Wednesday, June 24, 2015

Brain Drain


2015 is a watershed year for our understanding of brain drainage.  A lymphatic system for the central nervous system has been discovered.  For two centuries it was thought none existed, its absence the second pillar of the blood-brain barrier.  Now, a full-fledged lymphatic network it has been identified microscopically, hidden in the walls of the dural meninges of the venous sinuses that drain blood from the brain into the internal jugular veins.   The research also demonstrated the transport through these lymphatic vessels of white cells, including T-cells, and CSF immune macromolecules.  In 2015 another brain drainage system was also discovered.  Coined the glymph system it permits the drainage of the interstitial fluid that surrounds brain cells to flow out between the astrocyte foot pads surrounding CNS capillaries and venules.
Neuro-immunology will change, having failed for half a century to document auto-immunity or in fact any direct attack by the immune system on healthy myelin.  The discovery of a brain lymphatic drainage system opens a new front on the advances in understanding brain perfusion and venous drainage.  Do these newly discovered systems function normally in multiple sclerosis?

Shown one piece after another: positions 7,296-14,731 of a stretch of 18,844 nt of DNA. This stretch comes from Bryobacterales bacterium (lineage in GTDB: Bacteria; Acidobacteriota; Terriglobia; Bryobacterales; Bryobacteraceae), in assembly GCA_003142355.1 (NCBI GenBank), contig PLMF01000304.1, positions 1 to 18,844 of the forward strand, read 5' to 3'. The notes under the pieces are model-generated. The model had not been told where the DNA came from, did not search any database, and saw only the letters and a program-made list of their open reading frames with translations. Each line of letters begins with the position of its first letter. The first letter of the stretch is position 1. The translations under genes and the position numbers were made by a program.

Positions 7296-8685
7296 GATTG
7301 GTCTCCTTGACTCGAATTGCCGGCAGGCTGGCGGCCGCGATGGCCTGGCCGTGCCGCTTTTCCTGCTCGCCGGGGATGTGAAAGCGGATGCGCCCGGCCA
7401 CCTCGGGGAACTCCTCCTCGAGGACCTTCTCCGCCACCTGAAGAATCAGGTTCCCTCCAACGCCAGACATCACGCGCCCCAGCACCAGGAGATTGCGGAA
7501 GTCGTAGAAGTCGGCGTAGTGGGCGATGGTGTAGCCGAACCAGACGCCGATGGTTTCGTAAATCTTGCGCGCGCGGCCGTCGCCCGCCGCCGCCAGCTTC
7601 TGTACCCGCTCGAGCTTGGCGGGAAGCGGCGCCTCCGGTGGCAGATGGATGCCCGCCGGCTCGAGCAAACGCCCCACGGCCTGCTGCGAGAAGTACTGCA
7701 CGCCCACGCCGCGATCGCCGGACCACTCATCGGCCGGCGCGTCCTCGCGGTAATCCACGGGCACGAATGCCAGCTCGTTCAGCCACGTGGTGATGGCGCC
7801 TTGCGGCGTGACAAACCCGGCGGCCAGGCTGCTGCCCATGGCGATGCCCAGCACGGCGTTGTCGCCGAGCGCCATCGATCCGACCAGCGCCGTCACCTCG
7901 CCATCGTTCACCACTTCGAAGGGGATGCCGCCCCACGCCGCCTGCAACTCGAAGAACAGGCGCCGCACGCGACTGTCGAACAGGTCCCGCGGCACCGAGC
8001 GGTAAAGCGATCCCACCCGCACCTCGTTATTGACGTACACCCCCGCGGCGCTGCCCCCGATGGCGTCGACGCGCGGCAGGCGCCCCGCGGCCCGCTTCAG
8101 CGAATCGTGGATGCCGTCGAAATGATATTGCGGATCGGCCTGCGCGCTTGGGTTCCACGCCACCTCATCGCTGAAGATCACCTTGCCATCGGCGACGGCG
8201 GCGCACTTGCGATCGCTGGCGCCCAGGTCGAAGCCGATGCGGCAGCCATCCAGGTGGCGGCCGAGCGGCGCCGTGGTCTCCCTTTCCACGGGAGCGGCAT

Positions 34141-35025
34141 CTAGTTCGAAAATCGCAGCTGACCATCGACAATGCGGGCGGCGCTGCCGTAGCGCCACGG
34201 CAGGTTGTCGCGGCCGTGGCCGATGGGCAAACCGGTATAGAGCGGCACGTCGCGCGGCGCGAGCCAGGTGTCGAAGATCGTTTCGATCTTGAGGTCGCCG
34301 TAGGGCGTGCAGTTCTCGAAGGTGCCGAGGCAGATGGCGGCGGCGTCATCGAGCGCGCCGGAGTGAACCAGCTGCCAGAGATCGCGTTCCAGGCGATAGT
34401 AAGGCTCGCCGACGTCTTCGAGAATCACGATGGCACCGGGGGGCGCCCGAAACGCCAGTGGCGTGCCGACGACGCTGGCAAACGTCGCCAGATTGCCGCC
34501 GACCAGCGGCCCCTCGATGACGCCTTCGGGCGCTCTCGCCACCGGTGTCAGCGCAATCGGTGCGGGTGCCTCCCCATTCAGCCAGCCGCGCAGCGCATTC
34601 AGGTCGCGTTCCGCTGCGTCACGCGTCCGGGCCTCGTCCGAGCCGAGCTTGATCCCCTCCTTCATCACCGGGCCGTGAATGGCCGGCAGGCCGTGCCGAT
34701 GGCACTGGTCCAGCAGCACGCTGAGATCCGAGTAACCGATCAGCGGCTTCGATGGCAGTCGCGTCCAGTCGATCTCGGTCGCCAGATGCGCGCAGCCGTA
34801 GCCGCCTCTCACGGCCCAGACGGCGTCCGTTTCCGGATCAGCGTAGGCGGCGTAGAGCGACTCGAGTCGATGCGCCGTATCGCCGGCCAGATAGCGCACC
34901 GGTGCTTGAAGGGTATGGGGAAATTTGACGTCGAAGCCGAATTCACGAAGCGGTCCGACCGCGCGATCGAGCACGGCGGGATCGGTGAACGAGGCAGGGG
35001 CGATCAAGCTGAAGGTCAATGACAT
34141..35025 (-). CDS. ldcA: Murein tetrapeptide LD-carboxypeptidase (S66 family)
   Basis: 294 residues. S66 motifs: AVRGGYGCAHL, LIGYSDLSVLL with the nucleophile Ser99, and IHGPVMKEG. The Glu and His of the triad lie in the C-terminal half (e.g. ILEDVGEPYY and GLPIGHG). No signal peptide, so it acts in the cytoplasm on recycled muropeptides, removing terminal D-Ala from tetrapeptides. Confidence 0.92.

Few internal jugular venoplasties are performed for MS currently, primarily because of the high re-stenosis rate, 30-50% of patients have a return of their pre-venoplasty symptoms and ultrasound shows the vein obstructed again.  We are waiting for better methods to keep the veins open.  But why venoplasty helps so many patients is still an open question.  Does the discovery of the brain’s lymphatic system, which drains into the internal jugular veins, provide us clues?  Previously it was theorized that venous hypertension resulted from the jugular narrowing, or that sluggish flow in the venules allowed red cells and iron to cross the blood-brain barrier inciting inflammation.  Now we can ask if Paolo Zamboni’s theory of chronic cerebrospinal venous insufficiency is associated with a lymphatic insufficiency as well.  We can expect soon to know what cells and proteins are passing through these lymphatics and how they affect the oligodendrocytes that make myelin, and how lymphatic flow relates to venous flow.





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